A fifth drug, Novantrone, has recently become available. This is a chemotherapeutic agent which I shall deal with in a later section.

Beta interferon

Beta Interferon comes in two varieties, beta interferon-1a (Avonex and Rebif) and beta interferon-1b (Betaseron in the US and Betaferon in Europe).

Beta interferon (IFN-b) is a naturally occuring biochemical in the human body and belongs to a group of biochemicals known as interferons (IFNs) which regulate the functioning of the immune system. The mechanism by which IFN-b functions is complex and not fully understood. I shall explore this more fully in a later section but for now we can summarise it as:

How effective is IFN-beta?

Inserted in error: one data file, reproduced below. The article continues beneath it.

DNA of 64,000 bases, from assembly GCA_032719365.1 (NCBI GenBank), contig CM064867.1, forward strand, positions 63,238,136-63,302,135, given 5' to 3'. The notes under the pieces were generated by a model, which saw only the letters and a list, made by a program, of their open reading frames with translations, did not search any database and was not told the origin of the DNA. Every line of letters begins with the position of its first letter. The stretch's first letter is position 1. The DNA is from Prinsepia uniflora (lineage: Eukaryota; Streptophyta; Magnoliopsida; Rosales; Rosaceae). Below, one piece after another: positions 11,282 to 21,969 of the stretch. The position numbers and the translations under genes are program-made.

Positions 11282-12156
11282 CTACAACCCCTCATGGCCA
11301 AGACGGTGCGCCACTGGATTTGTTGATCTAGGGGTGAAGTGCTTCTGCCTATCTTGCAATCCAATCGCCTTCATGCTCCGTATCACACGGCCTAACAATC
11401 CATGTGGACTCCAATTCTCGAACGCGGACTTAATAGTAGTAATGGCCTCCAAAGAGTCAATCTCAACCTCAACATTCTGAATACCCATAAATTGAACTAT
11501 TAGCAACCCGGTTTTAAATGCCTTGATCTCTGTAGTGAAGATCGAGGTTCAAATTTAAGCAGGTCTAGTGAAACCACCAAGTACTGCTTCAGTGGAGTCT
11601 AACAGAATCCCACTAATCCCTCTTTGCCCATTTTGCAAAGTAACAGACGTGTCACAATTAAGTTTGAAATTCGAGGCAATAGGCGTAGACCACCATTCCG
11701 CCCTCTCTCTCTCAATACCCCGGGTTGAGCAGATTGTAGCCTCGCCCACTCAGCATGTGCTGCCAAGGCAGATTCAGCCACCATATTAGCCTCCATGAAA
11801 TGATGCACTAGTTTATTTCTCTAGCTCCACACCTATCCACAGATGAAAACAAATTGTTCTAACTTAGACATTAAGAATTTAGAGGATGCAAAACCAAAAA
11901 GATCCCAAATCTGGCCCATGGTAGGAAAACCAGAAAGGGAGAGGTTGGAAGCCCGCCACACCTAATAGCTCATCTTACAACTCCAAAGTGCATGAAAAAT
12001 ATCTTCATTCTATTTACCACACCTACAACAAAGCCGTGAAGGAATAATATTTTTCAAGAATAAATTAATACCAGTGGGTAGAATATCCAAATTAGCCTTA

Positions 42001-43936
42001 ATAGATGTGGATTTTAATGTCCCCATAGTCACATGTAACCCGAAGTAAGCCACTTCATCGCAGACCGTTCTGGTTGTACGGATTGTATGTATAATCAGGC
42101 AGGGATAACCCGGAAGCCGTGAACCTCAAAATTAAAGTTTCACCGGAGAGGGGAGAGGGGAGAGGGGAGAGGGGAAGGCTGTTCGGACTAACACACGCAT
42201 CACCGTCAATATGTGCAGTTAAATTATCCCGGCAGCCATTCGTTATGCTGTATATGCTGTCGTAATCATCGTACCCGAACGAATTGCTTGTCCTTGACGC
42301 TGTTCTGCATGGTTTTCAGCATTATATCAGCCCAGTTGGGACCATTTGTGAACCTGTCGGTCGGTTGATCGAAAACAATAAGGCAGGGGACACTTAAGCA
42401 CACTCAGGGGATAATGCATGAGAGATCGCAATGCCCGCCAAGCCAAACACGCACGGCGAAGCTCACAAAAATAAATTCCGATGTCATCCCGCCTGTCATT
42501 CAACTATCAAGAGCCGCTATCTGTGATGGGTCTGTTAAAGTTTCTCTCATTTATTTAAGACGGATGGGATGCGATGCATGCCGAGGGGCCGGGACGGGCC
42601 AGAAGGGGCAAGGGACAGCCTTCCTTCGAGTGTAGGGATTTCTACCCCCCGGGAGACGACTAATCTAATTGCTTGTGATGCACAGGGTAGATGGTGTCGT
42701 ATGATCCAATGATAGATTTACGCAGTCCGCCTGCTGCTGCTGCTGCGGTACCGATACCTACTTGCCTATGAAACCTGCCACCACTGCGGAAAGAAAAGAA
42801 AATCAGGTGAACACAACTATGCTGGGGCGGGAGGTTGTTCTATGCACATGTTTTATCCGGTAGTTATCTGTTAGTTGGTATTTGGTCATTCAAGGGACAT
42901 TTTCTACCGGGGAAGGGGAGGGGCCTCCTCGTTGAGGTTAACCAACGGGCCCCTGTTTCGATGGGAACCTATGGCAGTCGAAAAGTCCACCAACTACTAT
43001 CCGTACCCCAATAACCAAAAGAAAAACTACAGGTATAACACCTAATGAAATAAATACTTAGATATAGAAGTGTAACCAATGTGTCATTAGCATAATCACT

A lot of studies have now been done on the efficacy of beta interferons in both relapsing-remitting and secondary progressive MS. The methods of evaluation that have been used are measurements of MRI lesion activity, relapse rate and EDSS (degree of disability). The bottom line of this research is that the drug is effective at reducing relapses and burden of disease under MRI in both types of MS. Most studies imply that the drugs also affect long-term progression though the evidence for this is less clear. Most studies also imply that IFN-b is dose dependent - that is, the higher the dose used, the greater the efficacy [Durelli et al, 2001; Coyle, 2002; Ref 1998]. However, one study contradicts these findings [Ref, 2001].